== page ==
A Quaint Discrepancy between My Dated Meaning of ‘Index’, and the Current Meaning

I actually became acquainted with computers, doing a data-entry job, on a long-forgotten database management system, on a long-forgotten PC. According to what I remember, a database consisted of a main table of records, each of which had a fixed set of fields, plus any number of Index Tables. Each record in the main table had a record number, which was only meaningful to the one DBMS. Each index table consisted of the values of one particular field of the main table’s records, sorted, and each associated with one main table record number, in which the value of the indexed field occurred.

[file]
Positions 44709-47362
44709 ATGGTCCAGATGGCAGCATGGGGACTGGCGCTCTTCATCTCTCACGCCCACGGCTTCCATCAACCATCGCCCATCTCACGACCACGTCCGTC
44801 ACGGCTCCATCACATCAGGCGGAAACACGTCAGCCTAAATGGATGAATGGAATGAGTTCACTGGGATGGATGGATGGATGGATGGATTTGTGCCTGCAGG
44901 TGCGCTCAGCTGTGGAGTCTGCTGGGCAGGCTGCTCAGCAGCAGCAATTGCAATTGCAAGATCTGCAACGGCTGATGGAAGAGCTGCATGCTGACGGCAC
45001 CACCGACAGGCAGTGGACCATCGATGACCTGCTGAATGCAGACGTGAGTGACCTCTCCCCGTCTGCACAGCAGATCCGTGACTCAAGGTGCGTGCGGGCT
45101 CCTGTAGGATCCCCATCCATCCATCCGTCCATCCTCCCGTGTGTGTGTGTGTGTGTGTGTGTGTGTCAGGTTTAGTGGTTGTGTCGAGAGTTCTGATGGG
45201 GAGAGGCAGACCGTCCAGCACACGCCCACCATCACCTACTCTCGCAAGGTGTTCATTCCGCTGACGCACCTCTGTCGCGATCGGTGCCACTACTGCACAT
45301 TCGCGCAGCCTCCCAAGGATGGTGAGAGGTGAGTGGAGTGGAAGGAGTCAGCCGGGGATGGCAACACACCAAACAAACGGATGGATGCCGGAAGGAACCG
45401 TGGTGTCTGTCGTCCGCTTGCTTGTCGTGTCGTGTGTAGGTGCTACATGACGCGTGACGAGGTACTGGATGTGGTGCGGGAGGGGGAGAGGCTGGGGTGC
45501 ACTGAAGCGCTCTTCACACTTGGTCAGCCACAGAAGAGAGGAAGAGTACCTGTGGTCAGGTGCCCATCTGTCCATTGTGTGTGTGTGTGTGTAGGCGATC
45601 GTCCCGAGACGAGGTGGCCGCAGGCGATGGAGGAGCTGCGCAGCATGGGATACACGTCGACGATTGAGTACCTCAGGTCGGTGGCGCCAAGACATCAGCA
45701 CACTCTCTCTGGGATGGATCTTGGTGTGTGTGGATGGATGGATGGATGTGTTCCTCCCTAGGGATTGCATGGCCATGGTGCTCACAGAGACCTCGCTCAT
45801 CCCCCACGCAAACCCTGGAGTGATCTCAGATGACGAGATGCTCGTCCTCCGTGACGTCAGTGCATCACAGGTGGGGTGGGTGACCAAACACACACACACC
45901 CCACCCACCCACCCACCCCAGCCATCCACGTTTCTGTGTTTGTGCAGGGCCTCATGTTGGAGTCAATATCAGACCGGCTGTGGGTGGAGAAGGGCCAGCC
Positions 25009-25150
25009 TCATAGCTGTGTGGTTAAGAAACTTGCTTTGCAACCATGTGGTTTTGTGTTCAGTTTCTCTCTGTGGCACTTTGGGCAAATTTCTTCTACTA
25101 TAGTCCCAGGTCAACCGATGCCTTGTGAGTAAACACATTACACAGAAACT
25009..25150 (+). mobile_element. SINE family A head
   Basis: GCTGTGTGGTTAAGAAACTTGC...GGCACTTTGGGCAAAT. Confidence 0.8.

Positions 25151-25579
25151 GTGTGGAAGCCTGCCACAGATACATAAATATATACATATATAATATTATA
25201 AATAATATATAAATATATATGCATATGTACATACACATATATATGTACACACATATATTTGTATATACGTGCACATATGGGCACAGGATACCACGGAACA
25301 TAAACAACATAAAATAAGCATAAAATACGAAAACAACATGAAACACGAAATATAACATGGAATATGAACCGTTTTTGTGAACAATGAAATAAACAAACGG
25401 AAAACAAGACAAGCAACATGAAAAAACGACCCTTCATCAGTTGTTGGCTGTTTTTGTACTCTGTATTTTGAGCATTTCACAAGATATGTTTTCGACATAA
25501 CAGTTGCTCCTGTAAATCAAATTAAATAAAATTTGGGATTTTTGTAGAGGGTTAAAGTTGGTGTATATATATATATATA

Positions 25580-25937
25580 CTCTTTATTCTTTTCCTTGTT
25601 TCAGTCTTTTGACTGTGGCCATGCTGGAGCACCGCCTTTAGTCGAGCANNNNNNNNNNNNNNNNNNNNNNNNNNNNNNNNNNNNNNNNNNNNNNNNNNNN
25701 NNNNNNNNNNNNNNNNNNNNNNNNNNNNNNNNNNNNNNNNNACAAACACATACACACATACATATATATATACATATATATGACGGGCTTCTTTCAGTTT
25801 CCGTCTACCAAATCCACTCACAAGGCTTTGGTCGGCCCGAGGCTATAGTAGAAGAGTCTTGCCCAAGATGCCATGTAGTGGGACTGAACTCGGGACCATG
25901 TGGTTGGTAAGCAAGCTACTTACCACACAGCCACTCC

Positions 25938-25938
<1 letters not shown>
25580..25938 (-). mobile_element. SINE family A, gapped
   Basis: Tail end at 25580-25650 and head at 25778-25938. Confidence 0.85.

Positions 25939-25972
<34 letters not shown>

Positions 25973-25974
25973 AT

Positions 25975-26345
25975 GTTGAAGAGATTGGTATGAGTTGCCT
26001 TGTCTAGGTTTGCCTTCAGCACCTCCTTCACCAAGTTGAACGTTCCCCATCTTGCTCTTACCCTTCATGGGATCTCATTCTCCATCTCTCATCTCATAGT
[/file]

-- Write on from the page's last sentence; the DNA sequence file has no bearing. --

This meant that if a look-up needed to be performed according to which up to 3 fields had a defined value, notionally, the first of those 3 fields could be looked up in its index table, while the additional 2 fields would have been considered to occur in random order, and their legitimacy determined through comparisons, that all resulted from the look-up of the first field, in its index table.

Today, an index is said to refer to something else. If the blocks in a database have a block-number, then the main table is thought of as a kind of ‘array of blocks’. The index, or block-number, is the index of this array.